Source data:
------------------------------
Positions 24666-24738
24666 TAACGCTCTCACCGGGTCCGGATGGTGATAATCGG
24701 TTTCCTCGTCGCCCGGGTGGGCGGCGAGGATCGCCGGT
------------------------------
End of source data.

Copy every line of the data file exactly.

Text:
Positions 24666-24738
24666 TAACGCTCTCACCGGGTCCGGATGGTGATAATCGG
24701 TTTCCTCGTCGCCCGGGTGGGCGGCGAGGATCGCCGGT